This very funny show originated at the 2017 Fringe and has moved to the Whitefire Theatre on Ventura Blvd, where it has two more performances. Here is my coverage from last summer: "While a parody of Beckett's Waiting for Godot that will appeal to all theater geeks, it's also a hoot for the general public in its spin around the recordings of U2, notable both for their great musicianship and their sometimes pretentious self-seriousness. All the actors are wonderful, and the final twist that comes with the arrival of the longed-for pizza takes it to another level. Do the bandmates finally find what they are looking for?" Catch it on Saturdays at 10 pm to find out!
August Strindberg is well-known for plays like The Father and Miss Julie, that depict a battle of the sexes so vicious that it could more accurately be called a cage match to the death. These plays were ripped from his own pain, from his three failed marriages and the five children he ended up having no relationship with, from the terrible episodes of paranoia that afflicted him. But it was not always so.
In 1875, aspiring writer August Strindberg met the love of his life, aspiring actress Siri von Essen. Two years later they were married. While their first child was stillborn, they went on to have three healthy children together, two girls and a boy. Meanwhile, Siri was accepted into the acting company of the Royal Court in Stockholm, where she acted in the early plays of her husband's, among many others. In early 1882, Strindberg stated his purpose: "My interest in the theatre, I must frankly state, has but one focus and one goal - my wife's career as an actress." He followed up his early plays with a collection of short fiction, Getting Married, that advocated the equality of women so enthusiastically that Strindberg was sued for blasphemy by right-wing groups in Sweden. (He was acquitted.)
What I really enjoyed about Ron Sossi's production of Strindberg's Dance of Death was that it captured this sense of deep love lost, of passion that has curdled into lingering disappointment. In the play, Edgar (Darrell Larson) and Alice (Lizzy Kimball) are on the verge of their 25th anniversary. Edgar is a Captain of the Guards, Alice is a former actress in Copenhagen. They live in a converted prison facing the sea, where they have no friends in the village. They've had two children, a boy and a girl, both of whom have gotten far away and have as little to do with their parents as possible. Edgar and Alice have no more career aspirations, they have run through what money they had and have just lost their one servant, with little chance of attracting another. Familiarity has indeed bred contempt, and they are depressingly familiar with every aspect of each other. And yet, and yet, and yet - there is still love there. Or at least the memory of it.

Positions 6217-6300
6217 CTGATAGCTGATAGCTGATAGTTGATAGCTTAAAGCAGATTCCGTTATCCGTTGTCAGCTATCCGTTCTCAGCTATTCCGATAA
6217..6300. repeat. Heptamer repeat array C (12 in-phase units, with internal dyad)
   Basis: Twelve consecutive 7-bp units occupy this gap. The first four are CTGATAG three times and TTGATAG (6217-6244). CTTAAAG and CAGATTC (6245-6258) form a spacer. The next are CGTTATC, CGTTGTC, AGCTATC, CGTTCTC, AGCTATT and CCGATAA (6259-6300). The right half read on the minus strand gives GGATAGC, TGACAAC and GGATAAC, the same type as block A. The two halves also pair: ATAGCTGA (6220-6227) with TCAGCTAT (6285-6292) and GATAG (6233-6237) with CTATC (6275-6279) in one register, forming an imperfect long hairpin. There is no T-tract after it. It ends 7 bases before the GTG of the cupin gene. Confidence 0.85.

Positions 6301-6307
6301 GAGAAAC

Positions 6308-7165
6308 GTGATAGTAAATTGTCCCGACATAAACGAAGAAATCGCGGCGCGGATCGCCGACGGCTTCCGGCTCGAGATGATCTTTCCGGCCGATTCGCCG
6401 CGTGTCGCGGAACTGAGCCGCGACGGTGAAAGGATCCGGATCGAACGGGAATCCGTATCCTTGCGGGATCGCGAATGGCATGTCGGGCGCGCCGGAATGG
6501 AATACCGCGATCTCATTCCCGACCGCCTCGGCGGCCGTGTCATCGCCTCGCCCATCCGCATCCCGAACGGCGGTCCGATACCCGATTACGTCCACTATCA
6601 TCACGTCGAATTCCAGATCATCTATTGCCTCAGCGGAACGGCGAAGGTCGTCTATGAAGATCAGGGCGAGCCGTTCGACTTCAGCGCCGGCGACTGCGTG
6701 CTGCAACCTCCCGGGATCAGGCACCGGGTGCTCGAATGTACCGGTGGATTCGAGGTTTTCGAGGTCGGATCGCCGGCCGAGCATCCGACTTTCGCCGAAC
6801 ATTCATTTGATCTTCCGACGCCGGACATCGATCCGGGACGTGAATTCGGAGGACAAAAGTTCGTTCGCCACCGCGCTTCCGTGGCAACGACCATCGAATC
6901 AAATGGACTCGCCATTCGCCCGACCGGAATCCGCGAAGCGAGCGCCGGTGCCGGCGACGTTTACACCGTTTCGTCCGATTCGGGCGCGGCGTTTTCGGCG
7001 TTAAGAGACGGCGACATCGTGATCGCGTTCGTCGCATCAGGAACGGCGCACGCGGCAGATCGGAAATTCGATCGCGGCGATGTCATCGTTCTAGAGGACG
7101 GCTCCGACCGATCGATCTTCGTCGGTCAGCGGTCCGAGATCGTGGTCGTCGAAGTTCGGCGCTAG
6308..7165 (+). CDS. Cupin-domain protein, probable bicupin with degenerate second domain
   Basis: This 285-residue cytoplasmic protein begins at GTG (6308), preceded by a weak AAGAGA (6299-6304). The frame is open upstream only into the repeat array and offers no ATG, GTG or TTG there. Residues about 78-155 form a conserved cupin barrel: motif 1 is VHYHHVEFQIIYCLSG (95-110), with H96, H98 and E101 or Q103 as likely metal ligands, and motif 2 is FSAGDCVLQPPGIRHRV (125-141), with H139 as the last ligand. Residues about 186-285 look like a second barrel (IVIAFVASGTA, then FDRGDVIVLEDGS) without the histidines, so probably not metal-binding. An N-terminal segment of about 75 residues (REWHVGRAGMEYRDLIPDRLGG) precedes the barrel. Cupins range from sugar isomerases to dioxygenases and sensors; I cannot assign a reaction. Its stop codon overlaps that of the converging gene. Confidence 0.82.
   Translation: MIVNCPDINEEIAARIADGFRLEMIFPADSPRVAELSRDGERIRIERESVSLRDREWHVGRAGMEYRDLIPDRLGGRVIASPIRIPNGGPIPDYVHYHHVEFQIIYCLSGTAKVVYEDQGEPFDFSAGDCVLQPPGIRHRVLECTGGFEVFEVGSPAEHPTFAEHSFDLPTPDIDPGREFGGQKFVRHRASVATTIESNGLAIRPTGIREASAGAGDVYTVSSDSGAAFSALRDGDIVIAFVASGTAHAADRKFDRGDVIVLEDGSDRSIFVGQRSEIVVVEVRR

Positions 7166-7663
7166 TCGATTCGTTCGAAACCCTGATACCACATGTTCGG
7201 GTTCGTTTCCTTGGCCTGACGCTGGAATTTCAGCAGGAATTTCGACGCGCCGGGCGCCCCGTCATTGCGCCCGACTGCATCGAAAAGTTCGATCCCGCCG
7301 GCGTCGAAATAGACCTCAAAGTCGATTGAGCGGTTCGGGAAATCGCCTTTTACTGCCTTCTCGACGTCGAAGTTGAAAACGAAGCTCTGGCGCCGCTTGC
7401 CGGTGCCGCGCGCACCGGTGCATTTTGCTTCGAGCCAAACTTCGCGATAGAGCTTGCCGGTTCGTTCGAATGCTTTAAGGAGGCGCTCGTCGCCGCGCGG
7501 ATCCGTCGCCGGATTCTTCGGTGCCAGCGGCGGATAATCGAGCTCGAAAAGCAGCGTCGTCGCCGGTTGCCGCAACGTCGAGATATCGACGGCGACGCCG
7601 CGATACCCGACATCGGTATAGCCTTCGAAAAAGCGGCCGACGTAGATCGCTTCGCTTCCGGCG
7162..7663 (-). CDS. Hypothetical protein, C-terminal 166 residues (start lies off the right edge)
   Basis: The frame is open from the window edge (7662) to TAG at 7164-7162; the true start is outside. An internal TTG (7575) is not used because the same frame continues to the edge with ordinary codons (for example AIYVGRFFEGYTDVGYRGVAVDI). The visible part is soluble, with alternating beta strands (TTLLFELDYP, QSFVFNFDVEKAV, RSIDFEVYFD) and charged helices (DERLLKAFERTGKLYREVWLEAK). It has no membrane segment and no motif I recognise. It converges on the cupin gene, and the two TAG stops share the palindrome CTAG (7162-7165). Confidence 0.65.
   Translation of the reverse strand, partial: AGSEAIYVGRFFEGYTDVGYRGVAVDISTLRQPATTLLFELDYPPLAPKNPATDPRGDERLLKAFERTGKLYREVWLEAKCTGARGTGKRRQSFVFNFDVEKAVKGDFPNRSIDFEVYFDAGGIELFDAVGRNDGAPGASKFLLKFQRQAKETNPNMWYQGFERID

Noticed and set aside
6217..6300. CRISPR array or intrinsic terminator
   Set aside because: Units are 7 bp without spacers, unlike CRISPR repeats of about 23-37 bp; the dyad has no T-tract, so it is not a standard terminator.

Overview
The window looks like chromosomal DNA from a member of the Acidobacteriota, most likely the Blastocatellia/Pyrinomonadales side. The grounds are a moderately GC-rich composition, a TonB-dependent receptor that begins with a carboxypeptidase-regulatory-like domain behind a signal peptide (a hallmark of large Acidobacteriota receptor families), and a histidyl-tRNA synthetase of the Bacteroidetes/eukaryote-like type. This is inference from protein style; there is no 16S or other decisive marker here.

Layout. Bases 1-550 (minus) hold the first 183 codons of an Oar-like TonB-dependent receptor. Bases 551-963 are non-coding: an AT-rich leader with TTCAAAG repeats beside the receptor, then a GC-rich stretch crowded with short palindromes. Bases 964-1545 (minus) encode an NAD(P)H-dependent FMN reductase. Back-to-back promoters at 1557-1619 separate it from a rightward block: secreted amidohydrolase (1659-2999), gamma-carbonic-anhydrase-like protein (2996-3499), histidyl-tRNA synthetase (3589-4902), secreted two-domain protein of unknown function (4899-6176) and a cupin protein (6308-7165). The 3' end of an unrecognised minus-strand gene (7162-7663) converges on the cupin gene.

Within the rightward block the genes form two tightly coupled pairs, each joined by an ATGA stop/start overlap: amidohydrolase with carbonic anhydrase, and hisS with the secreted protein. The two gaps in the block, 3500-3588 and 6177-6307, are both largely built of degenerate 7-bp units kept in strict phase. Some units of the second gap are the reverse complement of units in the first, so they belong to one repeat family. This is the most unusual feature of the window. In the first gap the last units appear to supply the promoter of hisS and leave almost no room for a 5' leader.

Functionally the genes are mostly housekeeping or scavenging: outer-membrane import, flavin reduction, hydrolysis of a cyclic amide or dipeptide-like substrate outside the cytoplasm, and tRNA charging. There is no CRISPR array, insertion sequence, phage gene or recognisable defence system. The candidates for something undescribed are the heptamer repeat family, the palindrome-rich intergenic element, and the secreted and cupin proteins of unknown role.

Into this impossible tangle comes Kurt (Jeff LeBeau), Alice's cousin and the person who first introduced her to Edgar. He is the new quarrantine officer for the island and has come here "seeking peace" he says, after having lost his three children in a brutal custody battle. What happens instead is that Kurt becomes a pawn in the war between Alice and Edgar. As it turns out, cousins Alice and Kurt had a love affair which ended when Kurt got married; in fact, that was his purpose in introducing Alice to Edgar, to have him take her off his hands. LeBeau does a wonderful job in bringing Kurt to vivid life, especially as he falls more and more under the influence of cousin Alice. He puts just the right comic spin on the character, while retaining the pathos of a dedicated family man who is lost without his children, whose only real sense of purpose comes from being the head of a family.
Lizzy Kimball and Darrell Larson, under Sossi's direction, are expert at mining all the dark humor they can find in the twists and turns of Alice and Edgar's epic battles. They convincingly portray the strong bond of love and hate that still keeps them together but brings them no joy, that's a source of torment that still feels like home. The McPherson adaptation brilliantly clears away all the local color of the time, the distracting minor characters and Strindberg's jabs at the legal codes of the day, to come up with a richly concentrated version of Strindberg's play, one that speaks vividly to contemporary audiences.
It also brings out with great clarity the enormous influence that this play has had on succeeding generations of playwrights. There are echoes of Beckett, O'Neill, Tennessee Williams, and, most of all, Edward Albee's Who's Afraid of Virginia Woolf? All of this in the kind of intimate theater that Strindberg first conceived of in the early 20th Century - his was 160 seats, this one is 99, but the principle is the same. And it provides a very intimate setting in which to get to know these deeply flawed characters in this deeply human dilemma.
For tickets, click here.